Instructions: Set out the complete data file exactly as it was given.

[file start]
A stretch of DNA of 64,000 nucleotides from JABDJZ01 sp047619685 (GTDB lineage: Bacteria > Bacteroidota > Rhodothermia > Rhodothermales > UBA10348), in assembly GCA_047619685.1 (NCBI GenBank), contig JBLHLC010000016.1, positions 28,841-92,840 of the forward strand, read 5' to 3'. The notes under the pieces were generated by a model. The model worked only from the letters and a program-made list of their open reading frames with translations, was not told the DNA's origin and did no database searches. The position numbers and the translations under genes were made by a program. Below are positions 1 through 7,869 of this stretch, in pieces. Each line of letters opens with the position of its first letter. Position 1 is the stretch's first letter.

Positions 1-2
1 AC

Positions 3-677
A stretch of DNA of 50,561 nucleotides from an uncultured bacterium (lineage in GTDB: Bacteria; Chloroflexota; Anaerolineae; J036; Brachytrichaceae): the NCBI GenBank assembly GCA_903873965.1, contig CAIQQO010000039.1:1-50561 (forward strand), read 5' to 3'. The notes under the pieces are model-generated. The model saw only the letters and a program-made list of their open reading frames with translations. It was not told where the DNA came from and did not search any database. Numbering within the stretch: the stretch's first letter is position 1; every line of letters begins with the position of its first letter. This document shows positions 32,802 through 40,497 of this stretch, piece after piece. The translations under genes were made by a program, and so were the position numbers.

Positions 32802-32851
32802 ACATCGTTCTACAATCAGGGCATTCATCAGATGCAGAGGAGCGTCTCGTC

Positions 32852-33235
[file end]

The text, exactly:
A stretch of DNA of 64,000 nucleotides from JABDJZ01 sp047619685 (GTDB lineage: Bacteria > Bacteroidota > Rhodothermia > Rhodothermales > UBA10348), in assembly GCA_047619685.1 (NCBI GenBank), contig JBLHLC010000016.1, positions 28,841-92,840 of the forward strand, read 5' to 3'. The notes under the pieces were generated by a model. The model worked only from the letters and a program-made list of their open reading frames with translations, was not told the DNA's origin and did no database searches. The position numbers and the translations under genes were made by a program. Below are positions 1 through 7,869 of this stretch, in pieces. Each line of letters opens with the position of its first letter. Position 1 is the stretch's first letter.

Positions 1-2
1 AC

Positions 3-677
A stretch of DNA of 50,561 nucleotides from an uncultured bacterium (lineage in GTDB: Bacteria; Chloroflexota; Anaerolineae; J036; Brachytrichaceae): the NCBI GenBank assembly GCA_903873965.1, contig CAIQQO010000039.1:1-50561 (forward strand), read 5' to 3'. The notes under the pieces are model-generated. The model saw only the letters and a program-made list of their open reading frames with translations. It was not told where the DNA came from and did not search any database. Numbering within the stretch: the stretch's first letter is position 1; every line of letters begins with the position of its first letter. This document shows positions 32,802 through 40,497 of this stretch, piece after piece. The translations under genes were made by a program, and so were the position numbers.

Positions 32802-32851
32802 ACATCGTTCTACAATCAGGGCATTCATCAGATGCAGAGGAGCGTCTCGTC

Positions 32852-33235